Striping a Eunos Roadster

8 05 2010

When I got my Eunos, I wanted to stamp a bit of personality on it. She looked like this when I picked her up:

I wanted to make the car stand out a bit, so I worked my way through a couple of online Miata striping web pages (The Stripe Machine, Fez’s striped Miatas etc) and eventually came across Sharka in New Mexico.

If you’ve not seen Sharka, go google.  I’ll wait.

That’ll do for me, I thought.  Same colour paint, great look.  This turned out, months later, to be Adam from Revlimiter, who is also the guy who designed the Secret Gauge Face Project.  Anyway, if you like state-0f-the-modding-art Miatas, go check out and look at the Sharka build posts. So, I’d settled on the stripes, and looked into the technique. I ordered some vinyl from these guys – this comes in rolls of various colours and widths.  It’s a sticky-backed strip. You’ll need just under 4m to do the car: I’d recommend ordering in at least 6 so you can make some mistakes.  I went with 40mm and 200mm stripes. You also need a squeezy bottle full of soapy water, a squeegee (I’d highly recommend the squishy rubber ones rather than the hard plastic ones) and a very sharp knife.  Oh, and a hairdryer. I wasn’t sure I’d be keeping these – I didn’t know if they’d go on OK, so I put them over the top of a freshly waxed car.   The result’s stayed on nicely for months.  I wanted the option of pulling them off without upsetting the paint in the future. Make sure the car’s clean.  Bits of grit will irritate you later. I’d suggest starting with the bonnet, as it’s fairly straightforward, and it’s also very satisfying.  Cut your strip a bit longer than needed, and peel the backing off the vinyl.  Mark out your center line – grease pencil, felt tip, whatever.  Squirt the soapy water over the vinyl and the car, and place into position – it’ll float and you can easily move it around to get it perfect. When it’s in position, squeegee the airbubbles out.  You want the ends to wrap around panels to keep it neat.  I’d suggest that towards the ends you keep the vinyl pretty dry as it sticks harder.  Pros do all of this dry, which sticks like hell and makes it easier to go around corners, but only gives you one chance! I was going with a 40mm gap between the stripes so I used a chunk of backing paper off the thin strip to measure the gap. Step back and admire your handiwork.  Feels good, man. Next I did the nose – I was going to debadge it at this point, but mine looks to have been bonded on at some point so I cheated and cut a hole in the central strip, then fitted to the car and trimmed the ends. Now for a hard bit: over the bumper. This is hard, as the horizontal ridge in the middle is difficult to go over neatly.  You need to warm the vinyl with the hairdryer, and press it into the ridge with the squeegee  – getting it to stick without it being so damp it slides off.  Keep trying.  Creases are bad – these do not come out.  Stretches are probably ok.  Keep pressing in until it’s done, and remember to tuck the edges in nicely. After this, do the bottom of the mouth.  This is pretty easy, needs a bit of warmth to get it to follow the contours, but no biggie. Next, cut the strips for the bit over the windscreen.  These are very easy to put in. You should now have this:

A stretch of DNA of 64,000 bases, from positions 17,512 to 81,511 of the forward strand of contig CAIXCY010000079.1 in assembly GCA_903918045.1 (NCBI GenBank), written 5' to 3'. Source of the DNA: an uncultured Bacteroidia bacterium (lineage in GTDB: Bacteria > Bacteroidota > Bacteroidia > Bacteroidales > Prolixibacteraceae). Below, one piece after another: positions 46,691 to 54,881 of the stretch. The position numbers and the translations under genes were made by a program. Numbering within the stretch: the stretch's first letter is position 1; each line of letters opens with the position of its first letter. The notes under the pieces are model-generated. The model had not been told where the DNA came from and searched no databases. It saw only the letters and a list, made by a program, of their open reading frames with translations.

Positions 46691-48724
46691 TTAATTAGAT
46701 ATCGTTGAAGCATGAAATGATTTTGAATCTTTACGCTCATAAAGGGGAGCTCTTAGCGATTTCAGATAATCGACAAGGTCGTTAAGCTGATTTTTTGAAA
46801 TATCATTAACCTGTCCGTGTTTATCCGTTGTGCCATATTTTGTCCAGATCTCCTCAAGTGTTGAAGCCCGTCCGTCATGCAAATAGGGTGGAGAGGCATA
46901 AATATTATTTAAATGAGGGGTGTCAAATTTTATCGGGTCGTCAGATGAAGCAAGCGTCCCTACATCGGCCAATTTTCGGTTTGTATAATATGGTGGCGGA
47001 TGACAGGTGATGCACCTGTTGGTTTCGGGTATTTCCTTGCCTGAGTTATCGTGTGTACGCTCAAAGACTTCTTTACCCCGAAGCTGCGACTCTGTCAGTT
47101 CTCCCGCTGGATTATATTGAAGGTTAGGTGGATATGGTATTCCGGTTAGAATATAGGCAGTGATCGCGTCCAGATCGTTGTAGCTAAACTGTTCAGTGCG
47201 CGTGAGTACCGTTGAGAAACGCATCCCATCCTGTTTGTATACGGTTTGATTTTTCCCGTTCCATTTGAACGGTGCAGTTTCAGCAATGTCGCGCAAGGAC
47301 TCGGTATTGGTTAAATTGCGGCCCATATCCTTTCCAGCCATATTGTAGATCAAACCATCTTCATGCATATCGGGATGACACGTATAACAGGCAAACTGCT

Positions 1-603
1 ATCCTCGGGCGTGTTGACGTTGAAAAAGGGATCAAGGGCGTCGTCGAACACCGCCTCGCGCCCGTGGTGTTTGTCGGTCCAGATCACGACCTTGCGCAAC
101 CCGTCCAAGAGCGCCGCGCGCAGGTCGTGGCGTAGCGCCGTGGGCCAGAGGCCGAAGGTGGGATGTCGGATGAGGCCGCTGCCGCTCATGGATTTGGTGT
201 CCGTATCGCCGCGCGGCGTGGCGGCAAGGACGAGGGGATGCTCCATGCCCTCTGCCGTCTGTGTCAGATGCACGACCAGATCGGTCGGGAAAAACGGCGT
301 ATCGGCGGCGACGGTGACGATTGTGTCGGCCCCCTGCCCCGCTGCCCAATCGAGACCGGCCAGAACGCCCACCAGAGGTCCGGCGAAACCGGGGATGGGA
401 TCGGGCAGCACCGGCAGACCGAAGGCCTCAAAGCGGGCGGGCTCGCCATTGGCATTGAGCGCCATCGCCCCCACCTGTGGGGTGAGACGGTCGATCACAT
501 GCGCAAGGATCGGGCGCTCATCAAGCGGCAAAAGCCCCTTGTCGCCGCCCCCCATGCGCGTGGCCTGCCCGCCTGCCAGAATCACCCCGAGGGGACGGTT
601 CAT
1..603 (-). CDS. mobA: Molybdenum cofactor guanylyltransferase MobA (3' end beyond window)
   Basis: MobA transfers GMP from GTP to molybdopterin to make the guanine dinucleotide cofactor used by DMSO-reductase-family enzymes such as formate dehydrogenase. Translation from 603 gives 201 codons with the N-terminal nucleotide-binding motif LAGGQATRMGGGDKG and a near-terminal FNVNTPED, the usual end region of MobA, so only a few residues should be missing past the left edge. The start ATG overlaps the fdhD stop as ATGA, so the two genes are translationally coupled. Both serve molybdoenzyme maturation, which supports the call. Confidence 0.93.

Hell yes. Rear deck is easy – it’s 6 inches on a flat panel.  The boot lid is easy until you get to curving it down over the rear lip – it’s a compound curve and so tends to point out on the bend.  Heat with the hairdryer. I had to make small slits just above and either side of the third brake light to do this.  They’re barely visible but at some point I’ll redo it using dry vinyl and just bend it with the hairdryer.

It’s not perfect this bit and I intend to redo it when my LED third brake light arrives: I simply cut around the aperture, whereas I should have removed the light instead. Under the number plate’s nice and easy.  Rear bumper has that awkward ridge in it again, and I might redo it at some point.  Again, I was lazy and didn’t remove the fog but I’m pleased with how it’s turned out.  The fog’s getting swapped for a white housing and red bulb soon to tighten up the look a bit.

I started this project at about 4pm, in the winter, and finished by torchlight that night at about 7 o’clock. The thing to remember is that none of this is hard, that it’s easily reversible, and it doesn’t damage your paint.  If you get it wrong, do it again! End result?

From the top:


I like my stripes.


Eunos dashboard cowl – stopping reflections

3 05 2010

The cowl on my Eunos is shiny black plastic, and when the sun is bright it reflects off the windscreen.

Later models had a satin finish one, but they’re an expensive part.

I wondered what I could do about mine…

I’ve been taking the cowl off regularly whilst tweaking my dials, and thought I’d try spraying it flat black.

I gave it a wipe with panelwipe, used an aerosol of Plasikote plastic primer (black) to dust a light prime layer on, and then 15 minutes later gave it a coat or two of matte black Plastikote spray paint.

This is the result:

I’m very happy with it: it’s better than factory.

3 05 2010

This arrived last week:

It’s an MX5parts twin exit exhaust.  Bought off eBay for £160 from a retired couple.  She didn’t like the noise – bodes well.


It’s bloody awesome.  Rasps, burbles, pops.  Audio to follow.

Whilst we were at it, this style bar and windblocker was fitted, around my existing KG Works brace bar.  The style bar doesn’t fit with a brace as standard so this won’t be going on permanently until the kinks have been ironed out.